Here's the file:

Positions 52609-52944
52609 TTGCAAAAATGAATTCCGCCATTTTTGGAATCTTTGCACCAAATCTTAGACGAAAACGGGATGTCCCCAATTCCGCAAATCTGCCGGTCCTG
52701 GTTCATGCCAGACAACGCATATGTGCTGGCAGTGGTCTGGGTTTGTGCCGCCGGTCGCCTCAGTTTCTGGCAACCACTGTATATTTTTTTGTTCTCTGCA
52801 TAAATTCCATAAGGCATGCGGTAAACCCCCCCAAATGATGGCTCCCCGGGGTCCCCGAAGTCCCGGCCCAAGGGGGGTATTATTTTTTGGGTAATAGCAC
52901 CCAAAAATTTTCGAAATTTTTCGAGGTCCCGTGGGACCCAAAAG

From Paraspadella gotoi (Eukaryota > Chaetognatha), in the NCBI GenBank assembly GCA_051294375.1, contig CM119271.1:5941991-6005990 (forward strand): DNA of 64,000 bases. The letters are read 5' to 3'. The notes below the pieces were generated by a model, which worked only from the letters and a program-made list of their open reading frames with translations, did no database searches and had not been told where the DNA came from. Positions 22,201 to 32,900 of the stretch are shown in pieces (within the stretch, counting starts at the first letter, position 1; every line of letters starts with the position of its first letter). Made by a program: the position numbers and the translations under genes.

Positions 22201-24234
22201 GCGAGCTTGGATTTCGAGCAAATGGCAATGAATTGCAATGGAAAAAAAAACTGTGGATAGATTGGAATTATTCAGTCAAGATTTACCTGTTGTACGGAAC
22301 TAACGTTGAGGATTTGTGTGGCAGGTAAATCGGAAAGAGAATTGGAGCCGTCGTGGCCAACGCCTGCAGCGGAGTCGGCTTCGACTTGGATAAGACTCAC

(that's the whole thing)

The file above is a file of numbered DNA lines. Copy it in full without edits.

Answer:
Positions 52609-52944
52609 TTGCAAAAATGAATTCCGCCATTTTTGGAATCTTTGCACCAAATCTTAGACGAAAACGGGATGTCCCCAATTCCGCAAATCTGCCGGTCCTG
52701 GTTCATGCCAGACAACGCATATGTGCTGGCAGTGGTCTGGGTTTGTGCCGCCGGTCGCCTCAGTTTCTGGCAACCACTGTATATTTTTTTGTTCTCTGCA
52801 TAAATTCCATAAGGCATGCGGTAAACCCCCCCAAATGATGGCTCCCCGGGGTCCCCGAAGTCCCGGCCCAAGGGGGGTATTATTTTTTGGGTAATAGCAC
52901 CCAAAAATTTTCGAAATTTTTCGAGGTCCCGTGGGACCCAAAAG

From Paraspadella gotoi (Eukaryota > Chaetognatha), in the NCBI GenBank assembly GCA_051294375.1, contig CM119271.1:5941991-6005990 (forward strand): DNA of 64,000 bases. The letters are read 5' to 3'. The notes below the pieces were generated by a model, which worked only from the letters and a program-made list of their open reading frames with translations, did no database searches and had not been told where the DNA came from. Positions 22,201 to 32,900 of the stretch are shown in pieces (within the stretch, counting starts at the first letter, position 1; every line of letters starts with the position of its first letter). Made by a program: the position numbers and the translations under genes.

Positions 22201-24234
22201 GCGAGCTTGGATTTCGAGCAAATGGCAATGAATTGCAATGGAAAAAAAAACTGTGGATAGATTGGAATTATTCAGTCAAGATTTACCTGTTGTACGGAAC
22301 TAACGTTGAGGATTTGTGTGGCAGGTAAATCGGAAAGAGAATTGGAGCCGTCGTGGCCAACGCCTGCAGCGGAGTCGGCTTCGACTTGGATAAGACTCAC